Video

The Influence: Legends' Thoughts On Fela Kuti

Watch Paul McCartney, Common, Brian Eno, Questlove, and more discuss the influence of afrobeat king Fela Kuti on their music and life.

The wingspan of Fela Kuti's influence transcends genres, borders and generations — through the years, we've seen shades of the afrobeat pioneer's vision and aesthetic pop up in such varied areas as American hip-hop, political activism, underground music, dance clubs, human rights campaigns and plenty others.

To commemorate what would have been Fela's 75th birthday this week and the release of KFR Records' Red Hot + Fela, we'll be posting video interviews of both legendary and contemporary musicians speaking about the influence Fela's music has had on their own work and life. Below, watch clips from Brian Eno, Common, George Clinton, Merrill Garbus of tUnE-yArDs, Ray Lema, Jim James, Robert Glasper, Alex Gibney, ?uestlove, Baloji, Talib Kweli, Bill T Jones, M1 of Dead Prez, Alabama Shakes, Wunmi, Dele and a previously shared video from Paul McCartney. Keep checking back each day as we publish more!


Paul McCartney

?uestlove

Merrill Garbus

Common

George Clinton

Jim James of My Morning Jacket

Talib Kweli

Robert Glasper

Baloji

Brian Eno

M1 of Dead Prez

Ray Lema

Bill T Jones

Wunmi

Brittany Howard of Alabama Shakes

Alex Gibney

Dele

BBC Felabration Segment

Interview

A Candid Conversation With Olamide & Fireboy DML

We talk to the Nigerian stars about the hardest lessons they've learned, best advice they've ever been given and what Nigeria means to them.

Olamide and Fireboy DML have been working together for three years, but the first time they sit down to do an interview together is hours after they arrive in New York City on a promo tour.

It's Fireboy's first time in the Big Apple — and in the US — and the rain that's pouring outside his hotel doesn't hinder his gratitude. "It's such a relief to be here, it's long overdue," he tells OkayAfrica. "I was supposed to be here last year, but Covid stopped that. This is a time to reflect and refresh. It's a reset button for me."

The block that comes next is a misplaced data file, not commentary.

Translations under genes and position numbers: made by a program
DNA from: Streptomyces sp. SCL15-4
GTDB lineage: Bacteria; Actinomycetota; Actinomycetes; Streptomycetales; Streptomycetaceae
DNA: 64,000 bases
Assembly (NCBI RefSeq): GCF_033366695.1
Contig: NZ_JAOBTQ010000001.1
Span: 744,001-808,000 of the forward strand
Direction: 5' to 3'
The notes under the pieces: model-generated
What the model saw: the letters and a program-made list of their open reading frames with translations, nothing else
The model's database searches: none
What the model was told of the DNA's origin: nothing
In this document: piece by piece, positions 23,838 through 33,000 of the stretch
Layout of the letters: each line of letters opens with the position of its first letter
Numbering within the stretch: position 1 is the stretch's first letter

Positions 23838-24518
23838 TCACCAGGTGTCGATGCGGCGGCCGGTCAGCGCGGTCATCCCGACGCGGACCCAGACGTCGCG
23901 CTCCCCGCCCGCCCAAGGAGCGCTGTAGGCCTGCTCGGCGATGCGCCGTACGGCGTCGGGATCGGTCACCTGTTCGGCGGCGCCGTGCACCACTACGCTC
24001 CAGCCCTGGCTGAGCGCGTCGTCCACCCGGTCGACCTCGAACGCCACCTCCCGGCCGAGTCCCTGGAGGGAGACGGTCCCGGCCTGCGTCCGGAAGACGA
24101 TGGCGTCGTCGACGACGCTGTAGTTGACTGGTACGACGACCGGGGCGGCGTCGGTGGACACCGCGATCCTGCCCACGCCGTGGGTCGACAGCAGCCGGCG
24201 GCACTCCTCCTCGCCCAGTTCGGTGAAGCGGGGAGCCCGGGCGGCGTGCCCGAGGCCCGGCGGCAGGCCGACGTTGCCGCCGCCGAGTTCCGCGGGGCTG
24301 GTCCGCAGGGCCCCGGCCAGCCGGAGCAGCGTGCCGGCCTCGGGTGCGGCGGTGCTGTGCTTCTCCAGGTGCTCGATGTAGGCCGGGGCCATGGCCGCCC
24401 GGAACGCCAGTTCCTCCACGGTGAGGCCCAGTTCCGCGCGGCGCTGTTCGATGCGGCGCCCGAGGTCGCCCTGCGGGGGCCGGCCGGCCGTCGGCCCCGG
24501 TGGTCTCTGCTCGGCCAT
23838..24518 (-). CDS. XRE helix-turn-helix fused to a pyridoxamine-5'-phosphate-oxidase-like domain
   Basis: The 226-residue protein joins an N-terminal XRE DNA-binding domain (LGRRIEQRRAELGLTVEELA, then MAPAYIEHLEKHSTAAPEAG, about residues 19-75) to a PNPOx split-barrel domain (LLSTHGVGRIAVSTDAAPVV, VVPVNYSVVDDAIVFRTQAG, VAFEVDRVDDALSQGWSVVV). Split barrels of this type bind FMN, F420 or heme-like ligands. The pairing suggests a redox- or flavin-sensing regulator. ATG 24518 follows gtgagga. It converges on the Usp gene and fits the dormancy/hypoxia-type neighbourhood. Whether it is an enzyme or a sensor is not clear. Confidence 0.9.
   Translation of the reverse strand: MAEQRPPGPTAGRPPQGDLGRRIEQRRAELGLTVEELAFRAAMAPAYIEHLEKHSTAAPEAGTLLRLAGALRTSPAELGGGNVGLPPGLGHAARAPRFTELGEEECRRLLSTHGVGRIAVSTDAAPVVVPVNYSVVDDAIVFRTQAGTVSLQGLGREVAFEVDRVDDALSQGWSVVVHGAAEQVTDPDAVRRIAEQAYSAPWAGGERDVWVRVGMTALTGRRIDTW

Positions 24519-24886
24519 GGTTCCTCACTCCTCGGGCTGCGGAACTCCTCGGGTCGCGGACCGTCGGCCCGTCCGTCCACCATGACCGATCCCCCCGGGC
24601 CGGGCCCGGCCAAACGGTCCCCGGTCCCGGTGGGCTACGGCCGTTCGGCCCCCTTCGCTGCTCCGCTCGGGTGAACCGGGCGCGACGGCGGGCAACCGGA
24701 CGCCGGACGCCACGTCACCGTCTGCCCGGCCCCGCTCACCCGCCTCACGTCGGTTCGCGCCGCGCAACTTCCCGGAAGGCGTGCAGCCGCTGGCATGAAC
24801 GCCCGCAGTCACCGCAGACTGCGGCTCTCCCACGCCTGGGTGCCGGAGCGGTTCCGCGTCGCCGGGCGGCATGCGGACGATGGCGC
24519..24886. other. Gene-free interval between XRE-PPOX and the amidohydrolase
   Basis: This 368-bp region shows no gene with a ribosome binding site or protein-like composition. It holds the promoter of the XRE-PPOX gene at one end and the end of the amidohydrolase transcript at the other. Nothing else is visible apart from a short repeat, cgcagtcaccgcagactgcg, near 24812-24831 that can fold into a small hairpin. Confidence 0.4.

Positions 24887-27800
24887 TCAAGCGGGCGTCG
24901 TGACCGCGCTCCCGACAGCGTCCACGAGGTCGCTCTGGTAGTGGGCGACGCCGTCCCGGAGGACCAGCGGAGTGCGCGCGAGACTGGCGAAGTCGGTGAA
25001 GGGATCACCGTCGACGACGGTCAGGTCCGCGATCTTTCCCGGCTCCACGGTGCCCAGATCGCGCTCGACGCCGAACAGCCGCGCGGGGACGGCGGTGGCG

Olamide looks on, smiling assuredly. Since signing Fireboy to his YBNL Nation label in 2018, he's watched the soulful young singer rise to become one of Nigeria's most talked-about artists — from his breakout single, "Jealous," to his debut album Laughter, Tears & Goosebumps, hit collabs with D.Smoke and Cuppy, and his sophomore release, Apollo, last year.

Even while he shares his own latest record, UY Scuti, with the world, Olamide nurtures Fireboy's career with as much care and attention as he does his own, oscillating between his two roles of artist and label exec seamlessly. His 2020 album Carpe Diem is the most streamed album ever by an African rap artist, according to Audiomack, hitting over 140 million streams. When Olamide signed a joint venture with US-based record label and distribution company, Empire, in February last year he did so through his label, bringing Fireboy and any other artist he decides to sign along for the ride, and establishing one of the most noteworthy deals on the continent.

Below, Olamide & Fireboy DML speak to OkayAfrica about their mutual admiration for each other, what makes them get up in the morning and how they switch off.

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Adekunle Gold Is Living His Best Life

We speak to the Nigerian star about how marriage and fatherhood have led him to find both newfound happiness and newfound freedom as an artist.